The idea of restrictions that would include other alcohol-serving establishments came after Planning Director Barbara Nelson noted the growing number of craft breweries in California, virtually doubling from 313 in 2012, to more than 600 last year.
And a new law effective this month allows small distillers to offer tastings on their premises for a fee.
The trend poses the possibility of ever more diverse venues to sample alcoholic beverages, especially as Central Healdsburg, an area targeted for future commercial and residential development, builds out.
The town of approximately 11,700 population technically has 38 active tasting rooms, if wineries that offer samples are included. There are another 29 restaurants with bars in the downtown, and an additional seven bars.
Police Chief Kevin Burke said that 43 percent of drunken drivers nabbed after drinking in Healdsburg in 2014 reported that they drank at a restaurant or bar, and 27 percent said it was a private residence. Wine tasting rooms were not even mentioned.
But raw data for 2015 showed 37 drunken drivers from restaurants and bars, two from wine tasting rooms, two at the golf course, and one from a winery.
Burke noted that a few years ago there were complaints of drunken activity and rowdy behavior at wine tasting rooms associated with special barrel tasting and Wine Road events. But he said those tapered off after steps were taken to present high-visibility police officers and private security guards at the large-scale events.
“Ambassadors” also were brought in by event organizers to engage people in a non-threatening way if they were over-consuming or misbehaving.
Part of the subtext of the controversy over the wine tasting rooms is the issue of how much local government should try to dictate to property owners what they can do with their storefronts.
In some instances, said Planning Commissioner Phil Luks, there are small, irregularly shaped spaces that can’t accommodate other businesses, but are suited to wine tasting.
“If there’s an over-concentration of anything in town that I’d like to get rid of, it’s real estate offices,” Planning Commission Chairman Jerry Eddinger said, “half-seriously.”
Eddinger and other longtime residents remember a time before downtown was redeveloped when there were plenty of empty storefronts. But he said sometimes that can be better than a bad business.
Others stressed the need to strike a better economic balance.
“I really value the diversity of business and I don’t want to see only tasting rooms,” said Councilwoman Brigette Mansell.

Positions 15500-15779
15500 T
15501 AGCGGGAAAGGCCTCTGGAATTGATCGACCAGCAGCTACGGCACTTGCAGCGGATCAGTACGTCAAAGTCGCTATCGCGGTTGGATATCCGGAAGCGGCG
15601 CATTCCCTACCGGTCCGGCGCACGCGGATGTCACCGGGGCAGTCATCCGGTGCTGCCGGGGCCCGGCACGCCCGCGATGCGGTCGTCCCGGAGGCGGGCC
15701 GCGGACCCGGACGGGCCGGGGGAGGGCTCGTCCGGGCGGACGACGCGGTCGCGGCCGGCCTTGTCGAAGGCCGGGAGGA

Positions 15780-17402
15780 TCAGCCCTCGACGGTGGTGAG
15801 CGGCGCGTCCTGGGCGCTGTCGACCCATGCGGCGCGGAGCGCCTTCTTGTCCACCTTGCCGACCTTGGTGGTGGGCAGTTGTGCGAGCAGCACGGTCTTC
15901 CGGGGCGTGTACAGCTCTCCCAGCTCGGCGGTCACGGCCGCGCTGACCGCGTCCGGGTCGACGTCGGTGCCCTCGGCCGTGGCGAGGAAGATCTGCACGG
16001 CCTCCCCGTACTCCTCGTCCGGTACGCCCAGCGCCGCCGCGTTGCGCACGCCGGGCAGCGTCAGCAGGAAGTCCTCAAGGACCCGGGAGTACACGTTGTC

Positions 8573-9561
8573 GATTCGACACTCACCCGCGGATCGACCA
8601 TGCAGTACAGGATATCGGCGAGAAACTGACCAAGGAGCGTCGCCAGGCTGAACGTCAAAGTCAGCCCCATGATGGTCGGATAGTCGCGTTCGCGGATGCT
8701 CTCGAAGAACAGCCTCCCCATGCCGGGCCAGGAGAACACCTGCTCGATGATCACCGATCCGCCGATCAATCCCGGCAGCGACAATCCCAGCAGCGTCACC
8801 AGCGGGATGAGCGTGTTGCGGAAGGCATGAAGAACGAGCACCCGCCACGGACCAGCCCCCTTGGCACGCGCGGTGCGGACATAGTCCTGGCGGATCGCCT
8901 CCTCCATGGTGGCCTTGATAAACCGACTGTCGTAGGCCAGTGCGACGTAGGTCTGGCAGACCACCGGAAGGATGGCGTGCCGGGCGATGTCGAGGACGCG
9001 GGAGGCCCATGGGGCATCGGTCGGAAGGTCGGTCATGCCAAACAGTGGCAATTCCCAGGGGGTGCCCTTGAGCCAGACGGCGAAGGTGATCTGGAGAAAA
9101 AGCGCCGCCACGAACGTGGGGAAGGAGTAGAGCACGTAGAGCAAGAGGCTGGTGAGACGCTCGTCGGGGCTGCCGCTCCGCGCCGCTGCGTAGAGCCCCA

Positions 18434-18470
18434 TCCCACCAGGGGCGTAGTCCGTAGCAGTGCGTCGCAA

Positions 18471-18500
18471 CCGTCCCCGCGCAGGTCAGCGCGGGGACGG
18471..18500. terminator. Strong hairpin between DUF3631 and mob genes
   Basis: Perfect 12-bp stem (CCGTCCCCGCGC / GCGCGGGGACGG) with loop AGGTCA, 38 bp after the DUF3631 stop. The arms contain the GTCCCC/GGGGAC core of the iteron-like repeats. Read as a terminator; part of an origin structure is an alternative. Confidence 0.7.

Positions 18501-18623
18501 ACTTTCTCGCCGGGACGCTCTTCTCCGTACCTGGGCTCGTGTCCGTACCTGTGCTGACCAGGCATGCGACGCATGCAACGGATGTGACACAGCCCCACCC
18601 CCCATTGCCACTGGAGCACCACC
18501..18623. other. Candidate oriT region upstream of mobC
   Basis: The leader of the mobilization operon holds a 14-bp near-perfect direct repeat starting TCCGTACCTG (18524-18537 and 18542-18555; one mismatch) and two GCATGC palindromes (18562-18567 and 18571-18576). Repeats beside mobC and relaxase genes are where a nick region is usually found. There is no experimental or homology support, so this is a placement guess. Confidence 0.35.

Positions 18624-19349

“Diversity creates resilience,” said graphics designer and resident Merrilyn Joyce. “What’s going to happen to Healdsburg if it puts all of its eggs in the winery basket?”
Arizona couple suspected of DUI after day of wine tasting in Sonoma County
RANDI ROSSMANN, THE PRESS DEMOCRAT | January 28, 2016,
A couple visiting Sonoma County from Arizona this week went to the county jail on suspicion of drunken driving after one took over for the other behind the wheel following an afternoon of wine tasting, the CHP said.
Officers were alerted to a possible drunken driver late Monday afternoon by a concerned citizen. The citizen called 911 to say they were watching a Chrysler sedan on Dry Creek Road weaving into the opposing lane and almost hitting other vehicles, CHP Officer Jon Sloat said in a release.
The citizen followed the sedan onto Highway 101 and watched as the driver took the Arata Lane exit in Windsor and pulled into a parking lot. There, she switched places with a male passenger, and the man then began driving south on the highway, still followed by the citizen, Sloat said.
CHP officers caught up to the sedan on River Road, followed it and pulled the driver over on Hopper Avenue in north Santa Rosa, Sloat said.
Driver Danny Miller, 60, of Glendale told officers he’d taken over driving because the woman who had been driving, Cheryl Buahnik, 51, also of Glendale, had been drinking more than he had.
Miller also told officers they’d gone to wineries on Dry Creek Road and were headed to Napa.
Miller failed sobriety tests and was arrested on suspicion of drunken driving. Buahnik, who police said also appeared to be intoxicated, was arrested based on the citizen’s information.
Sloat encouraged drivers who spot dangerous driving to call 911 and alert officers. Such cellphone calls while driving are legal, he said.
You can reach Staff Writer Randi Rossmann at 521-5412 or firstname.lastname@example.org. On Twitter @rossmannreport.